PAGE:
The Premier League has refused to say whether its clubs will be allowed to break a public pledge to reach basic access standards for disabled fans by August 2017.
The promise was made by the Premier League last August, and was widely welcomed at the time by disabled fans and politicians, with Justin Tomlinson, minister for disabled people, claiming it as “a huge achievement”.
According to that announcement, all 20 clubs agreed to comply with the 2003 Accessible Stadia Guide – which includes guidelines on accessible information, the minimum number of wheelchair spaces and the location of viewing areas for disabled fans – by August 2017.
But now that public pledge has been thrown into doubt.
Last week, MPs on the Commons culture, media and sport committee’s inquiry into the accessibility of sports stadiums were told that at least eight Premier League clubs were set to break the promise.
In her evidence to the committee (pictured), Joyce Cook, chair of the user-led charity Level Playing Field, said that at least one club claimed it had been told by the Premier League that it did not have to meet those standards by August 2017, but only had to produce plans for how it would do so in the future.
She also revealed to the committee that a Premier League executive had said at a public event that there would be no penalties for clubs that failed to meet the guidelines by August 2017.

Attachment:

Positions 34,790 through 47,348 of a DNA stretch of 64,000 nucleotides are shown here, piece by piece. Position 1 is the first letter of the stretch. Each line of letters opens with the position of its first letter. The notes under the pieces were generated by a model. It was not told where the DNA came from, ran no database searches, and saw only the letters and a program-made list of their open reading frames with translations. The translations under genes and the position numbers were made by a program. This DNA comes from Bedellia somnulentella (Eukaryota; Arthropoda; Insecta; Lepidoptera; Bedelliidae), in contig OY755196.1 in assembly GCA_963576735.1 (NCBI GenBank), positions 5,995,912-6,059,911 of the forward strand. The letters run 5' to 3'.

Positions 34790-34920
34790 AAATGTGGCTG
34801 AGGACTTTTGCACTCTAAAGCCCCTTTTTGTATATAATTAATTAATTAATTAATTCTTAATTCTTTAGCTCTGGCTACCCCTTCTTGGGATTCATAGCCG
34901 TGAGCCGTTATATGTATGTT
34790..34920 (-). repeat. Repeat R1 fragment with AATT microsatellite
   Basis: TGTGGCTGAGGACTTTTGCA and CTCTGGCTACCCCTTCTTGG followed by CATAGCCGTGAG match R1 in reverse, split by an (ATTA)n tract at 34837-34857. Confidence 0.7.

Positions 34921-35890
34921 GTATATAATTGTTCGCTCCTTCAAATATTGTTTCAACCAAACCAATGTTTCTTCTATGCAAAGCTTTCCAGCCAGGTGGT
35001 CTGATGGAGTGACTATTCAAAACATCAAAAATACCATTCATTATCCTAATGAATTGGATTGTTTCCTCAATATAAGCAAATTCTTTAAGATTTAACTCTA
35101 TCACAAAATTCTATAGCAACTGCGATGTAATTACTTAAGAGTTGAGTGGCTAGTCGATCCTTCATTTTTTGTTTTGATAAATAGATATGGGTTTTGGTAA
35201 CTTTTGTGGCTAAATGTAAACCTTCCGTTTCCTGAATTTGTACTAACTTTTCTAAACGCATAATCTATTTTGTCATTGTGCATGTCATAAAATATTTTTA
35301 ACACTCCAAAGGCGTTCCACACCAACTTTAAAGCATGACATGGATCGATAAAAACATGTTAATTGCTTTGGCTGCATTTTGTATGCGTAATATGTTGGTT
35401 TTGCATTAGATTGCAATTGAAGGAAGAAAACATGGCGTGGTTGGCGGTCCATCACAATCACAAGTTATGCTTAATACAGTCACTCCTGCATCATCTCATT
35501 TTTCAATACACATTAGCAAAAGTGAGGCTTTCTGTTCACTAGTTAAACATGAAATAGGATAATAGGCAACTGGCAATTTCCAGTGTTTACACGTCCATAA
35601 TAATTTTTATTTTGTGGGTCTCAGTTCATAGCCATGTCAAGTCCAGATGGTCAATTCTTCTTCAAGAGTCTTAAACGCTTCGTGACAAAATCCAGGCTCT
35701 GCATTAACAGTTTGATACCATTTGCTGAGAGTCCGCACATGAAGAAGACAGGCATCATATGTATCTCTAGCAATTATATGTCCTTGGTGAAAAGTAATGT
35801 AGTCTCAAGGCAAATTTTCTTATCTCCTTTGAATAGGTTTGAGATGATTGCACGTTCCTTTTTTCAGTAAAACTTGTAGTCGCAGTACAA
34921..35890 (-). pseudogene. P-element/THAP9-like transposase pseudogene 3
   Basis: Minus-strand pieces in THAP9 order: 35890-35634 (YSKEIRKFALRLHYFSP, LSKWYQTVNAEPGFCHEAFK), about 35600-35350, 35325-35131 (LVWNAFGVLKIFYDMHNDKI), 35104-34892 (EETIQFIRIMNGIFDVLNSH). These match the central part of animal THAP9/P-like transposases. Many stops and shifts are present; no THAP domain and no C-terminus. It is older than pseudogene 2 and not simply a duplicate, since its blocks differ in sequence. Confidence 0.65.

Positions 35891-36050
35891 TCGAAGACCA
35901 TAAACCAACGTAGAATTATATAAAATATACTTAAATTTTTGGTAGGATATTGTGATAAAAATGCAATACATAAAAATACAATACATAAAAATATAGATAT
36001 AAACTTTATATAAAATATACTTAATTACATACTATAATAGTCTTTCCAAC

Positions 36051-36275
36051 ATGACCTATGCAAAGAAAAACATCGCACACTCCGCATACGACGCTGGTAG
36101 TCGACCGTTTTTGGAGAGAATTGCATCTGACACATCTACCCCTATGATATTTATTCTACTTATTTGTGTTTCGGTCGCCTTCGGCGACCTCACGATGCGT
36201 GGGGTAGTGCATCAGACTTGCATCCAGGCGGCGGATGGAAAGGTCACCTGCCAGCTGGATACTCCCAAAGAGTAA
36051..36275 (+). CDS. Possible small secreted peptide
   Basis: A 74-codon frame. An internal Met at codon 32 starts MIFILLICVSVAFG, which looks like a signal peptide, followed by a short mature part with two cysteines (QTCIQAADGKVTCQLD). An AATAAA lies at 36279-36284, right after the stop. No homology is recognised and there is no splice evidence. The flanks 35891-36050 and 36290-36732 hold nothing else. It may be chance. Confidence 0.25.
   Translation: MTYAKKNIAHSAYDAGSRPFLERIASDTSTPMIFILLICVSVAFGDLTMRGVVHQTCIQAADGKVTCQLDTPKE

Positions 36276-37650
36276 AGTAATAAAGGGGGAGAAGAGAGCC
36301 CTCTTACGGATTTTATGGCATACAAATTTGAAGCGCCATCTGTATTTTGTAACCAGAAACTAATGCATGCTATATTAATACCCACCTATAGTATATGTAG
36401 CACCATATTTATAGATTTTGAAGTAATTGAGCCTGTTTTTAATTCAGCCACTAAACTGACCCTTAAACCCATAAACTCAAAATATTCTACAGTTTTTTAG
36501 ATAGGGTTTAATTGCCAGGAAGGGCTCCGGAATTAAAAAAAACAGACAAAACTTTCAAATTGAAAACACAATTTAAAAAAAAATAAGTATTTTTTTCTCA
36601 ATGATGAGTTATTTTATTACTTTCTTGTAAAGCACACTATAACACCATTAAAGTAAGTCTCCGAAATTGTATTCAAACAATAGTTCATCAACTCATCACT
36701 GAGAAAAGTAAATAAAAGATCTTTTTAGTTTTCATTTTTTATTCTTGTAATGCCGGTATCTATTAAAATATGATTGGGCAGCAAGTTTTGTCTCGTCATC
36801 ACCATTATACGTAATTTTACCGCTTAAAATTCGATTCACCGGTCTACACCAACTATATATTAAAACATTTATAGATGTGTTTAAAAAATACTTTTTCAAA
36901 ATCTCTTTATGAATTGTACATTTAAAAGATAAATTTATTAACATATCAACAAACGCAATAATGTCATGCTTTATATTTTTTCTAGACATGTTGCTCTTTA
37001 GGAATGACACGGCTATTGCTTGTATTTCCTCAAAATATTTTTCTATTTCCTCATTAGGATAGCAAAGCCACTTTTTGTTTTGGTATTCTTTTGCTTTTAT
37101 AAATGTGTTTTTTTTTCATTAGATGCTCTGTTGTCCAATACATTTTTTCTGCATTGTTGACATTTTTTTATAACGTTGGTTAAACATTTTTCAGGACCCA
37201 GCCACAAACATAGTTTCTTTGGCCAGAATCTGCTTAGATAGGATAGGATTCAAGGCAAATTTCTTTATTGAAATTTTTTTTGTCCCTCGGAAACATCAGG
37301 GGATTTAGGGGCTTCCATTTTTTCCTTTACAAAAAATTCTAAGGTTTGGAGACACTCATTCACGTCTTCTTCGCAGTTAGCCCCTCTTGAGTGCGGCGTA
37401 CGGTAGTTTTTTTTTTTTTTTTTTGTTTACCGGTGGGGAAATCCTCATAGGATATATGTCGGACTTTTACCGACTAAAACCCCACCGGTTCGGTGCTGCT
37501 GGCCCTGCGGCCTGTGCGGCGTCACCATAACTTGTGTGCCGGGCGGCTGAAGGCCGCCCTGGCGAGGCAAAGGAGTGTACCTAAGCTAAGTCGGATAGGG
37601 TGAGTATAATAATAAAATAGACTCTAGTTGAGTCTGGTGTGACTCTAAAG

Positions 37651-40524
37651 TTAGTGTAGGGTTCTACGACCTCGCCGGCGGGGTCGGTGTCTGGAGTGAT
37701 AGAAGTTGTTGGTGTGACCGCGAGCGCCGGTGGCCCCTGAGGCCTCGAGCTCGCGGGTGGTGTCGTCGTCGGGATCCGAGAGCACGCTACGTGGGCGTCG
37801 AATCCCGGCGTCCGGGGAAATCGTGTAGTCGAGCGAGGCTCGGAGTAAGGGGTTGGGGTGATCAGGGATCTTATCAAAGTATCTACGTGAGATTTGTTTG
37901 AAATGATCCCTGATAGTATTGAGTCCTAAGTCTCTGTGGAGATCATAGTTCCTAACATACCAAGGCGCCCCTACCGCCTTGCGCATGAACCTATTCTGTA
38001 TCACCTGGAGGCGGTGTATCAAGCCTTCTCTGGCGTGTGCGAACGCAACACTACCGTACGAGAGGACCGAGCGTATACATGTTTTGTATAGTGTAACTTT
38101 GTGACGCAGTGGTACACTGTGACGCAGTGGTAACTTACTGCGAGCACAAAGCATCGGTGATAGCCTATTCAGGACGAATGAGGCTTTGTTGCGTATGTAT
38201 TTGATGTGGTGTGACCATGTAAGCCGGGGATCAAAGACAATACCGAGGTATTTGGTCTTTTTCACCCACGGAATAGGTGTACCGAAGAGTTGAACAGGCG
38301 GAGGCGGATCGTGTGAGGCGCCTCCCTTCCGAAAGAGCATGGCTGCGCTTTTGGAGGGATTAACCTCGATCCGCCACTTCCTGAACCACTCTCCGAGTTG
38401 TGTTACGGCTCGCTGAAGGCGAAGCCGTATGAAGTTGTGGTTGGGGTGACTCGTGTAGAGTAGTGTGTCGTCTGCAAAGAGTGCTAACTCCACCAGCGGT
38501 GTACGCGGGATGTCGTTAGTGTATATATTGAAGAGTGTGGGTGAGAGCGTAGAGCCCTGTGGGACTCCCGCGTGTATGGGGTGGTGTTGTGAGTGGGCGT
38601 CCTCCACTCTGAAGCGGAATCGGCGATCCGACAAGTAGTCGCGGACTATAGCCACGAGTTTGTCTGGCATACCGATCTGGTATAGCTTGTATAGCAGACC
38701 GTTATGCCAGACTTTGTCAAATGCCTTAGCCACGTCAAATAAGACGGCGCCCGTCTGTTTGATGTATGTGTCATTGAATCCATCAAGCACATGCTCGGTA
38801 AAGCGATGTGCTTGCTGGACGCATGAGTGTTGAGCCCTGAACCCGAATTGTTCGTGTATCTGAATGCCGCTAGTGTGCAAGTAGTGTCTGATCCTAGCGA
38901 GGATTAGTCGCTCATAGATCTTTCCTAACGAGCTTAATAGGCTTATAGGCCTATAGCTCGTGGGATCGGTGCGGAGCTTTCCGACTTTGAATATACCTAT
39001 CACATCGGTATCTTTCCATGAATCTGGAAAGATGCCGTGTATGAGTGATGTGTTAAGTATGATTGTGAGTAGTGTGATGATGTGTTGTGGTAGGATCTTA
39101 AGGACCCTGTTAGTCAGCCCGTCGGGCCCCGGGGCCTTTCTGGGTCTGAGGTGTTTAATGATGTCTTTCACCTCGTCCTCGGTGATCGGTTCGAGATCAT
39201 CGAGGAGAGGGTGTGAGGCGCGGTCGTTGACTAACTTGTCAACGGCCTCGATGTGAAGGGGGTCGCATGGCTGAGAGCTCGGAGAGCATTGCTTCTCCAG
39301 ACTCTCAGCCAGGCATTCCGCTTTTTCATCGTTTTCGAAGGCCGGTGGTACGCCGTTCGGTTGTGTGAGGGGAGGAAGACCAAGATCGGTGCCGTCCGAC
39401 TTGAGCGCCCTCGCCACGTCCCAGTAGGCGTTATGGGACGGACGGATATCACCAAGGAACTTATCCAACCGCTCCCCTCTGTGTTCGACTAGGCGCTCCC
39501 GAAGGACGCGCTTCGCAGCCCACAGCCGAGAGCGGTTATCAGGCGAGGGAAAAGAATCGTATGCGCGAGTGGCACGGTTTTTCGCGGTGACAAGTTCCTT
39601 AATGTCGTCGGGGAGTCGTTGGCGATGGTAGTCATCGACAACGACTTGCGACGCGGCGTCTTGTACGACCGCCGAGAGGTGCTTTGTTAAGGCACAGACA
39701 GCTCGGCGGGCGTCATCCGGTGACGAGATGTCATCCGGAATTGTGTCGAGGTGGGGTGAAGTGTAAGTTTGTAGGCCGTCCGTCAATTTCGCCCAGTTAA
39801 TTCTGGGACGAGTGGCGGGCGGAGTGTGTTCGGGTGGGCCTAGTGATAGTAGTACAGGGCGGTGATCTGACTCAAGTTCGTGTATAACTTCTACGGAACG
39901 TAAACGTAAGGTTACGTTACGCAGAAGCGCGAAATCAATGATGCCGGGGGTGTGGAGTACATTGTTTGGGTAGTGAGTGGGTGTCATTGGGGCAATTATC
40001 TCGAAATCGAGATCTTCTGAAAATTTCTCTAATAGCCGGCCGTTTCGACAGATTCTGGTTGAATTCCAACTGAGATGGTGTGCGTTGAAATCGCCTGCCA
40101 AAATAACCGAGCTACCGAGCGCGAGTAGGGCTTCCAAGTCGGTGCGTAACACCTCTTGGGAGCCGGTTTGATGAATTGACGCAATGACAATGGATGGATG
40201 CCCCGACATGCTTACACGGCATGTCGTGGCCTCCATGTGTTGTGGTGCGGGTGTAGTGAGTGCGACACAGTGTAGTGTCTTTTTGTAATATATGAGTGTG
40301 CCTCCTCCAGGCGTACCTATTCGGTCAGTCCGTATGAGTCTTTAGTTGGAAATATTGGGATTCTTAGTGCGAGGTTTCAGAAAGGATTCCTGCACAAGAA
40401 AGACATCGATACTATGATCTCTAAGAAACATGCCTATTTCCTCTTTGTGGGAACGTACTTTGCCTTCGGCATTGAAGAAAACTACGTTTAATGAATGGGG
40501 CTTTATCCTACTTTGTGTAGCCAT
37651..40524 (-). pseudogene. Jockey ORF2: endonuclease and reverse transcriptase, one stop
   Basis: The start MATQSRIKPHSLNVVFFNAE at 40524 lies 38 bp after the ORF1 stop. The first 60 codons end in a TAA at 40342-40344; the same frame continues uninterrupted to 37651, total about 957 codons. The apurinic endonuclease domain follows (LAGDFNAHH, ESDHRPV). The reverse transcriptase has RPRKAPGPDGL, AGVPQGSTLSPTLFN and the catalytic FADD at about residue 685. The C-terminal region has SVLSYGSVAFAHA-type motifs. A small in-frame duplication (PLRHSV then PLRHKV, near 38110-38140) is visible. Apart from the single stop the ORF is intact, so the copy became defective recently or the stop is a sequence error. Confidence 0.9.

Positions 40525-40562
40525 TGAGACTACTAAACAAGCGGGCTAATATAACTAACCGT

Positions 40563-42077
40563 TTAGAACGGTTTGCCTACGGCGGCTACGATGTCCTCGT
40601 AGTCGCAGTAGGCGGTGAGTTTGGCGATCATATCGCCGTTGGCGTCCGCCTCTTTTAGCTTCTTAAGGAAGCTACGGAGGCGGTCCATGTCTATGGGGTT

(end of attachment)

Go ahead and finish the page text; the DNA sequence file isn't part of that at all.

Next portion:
This week, the Premier League refused to say whether clubs would face a penalty if they refused to meet the pledge.
The Premier League also refused to say whether clubs had been told they only needed to produce plans by next August for how they would meet the guidelines.
Cook told Disability News Service that she was concerned by the Premier League’s refusal to clarify its position.
She said: “It is disappointing to learn that the Premier League has not answered these two key questions.”
Cook said the failure to respond made it even more important that the Department for Work and Pensions and the Department for Culture, Media and Sport had agreed to publish a Premier League progress report on the access pledge next month.
The Premier League was only forced into making the pledge last year by a series of embarrassing reports on the discrimination faced by disabled supporters at many grounds.
That pressure had increased in February 2015 after the Premier League announced that it had secured more than £5.1 billion from the sale of live UK television rights for the three seasons from 2016-17 to 2018-19.
Cook said last week that the failure to take action on access was “obscene” when there was so much money in Premier League football.
She said that clubs had ignored the issue “time and time again”, and had had 20 years to make the necessary improvements to their grounds since the introduction of the Disability Discrimination Act in 1995.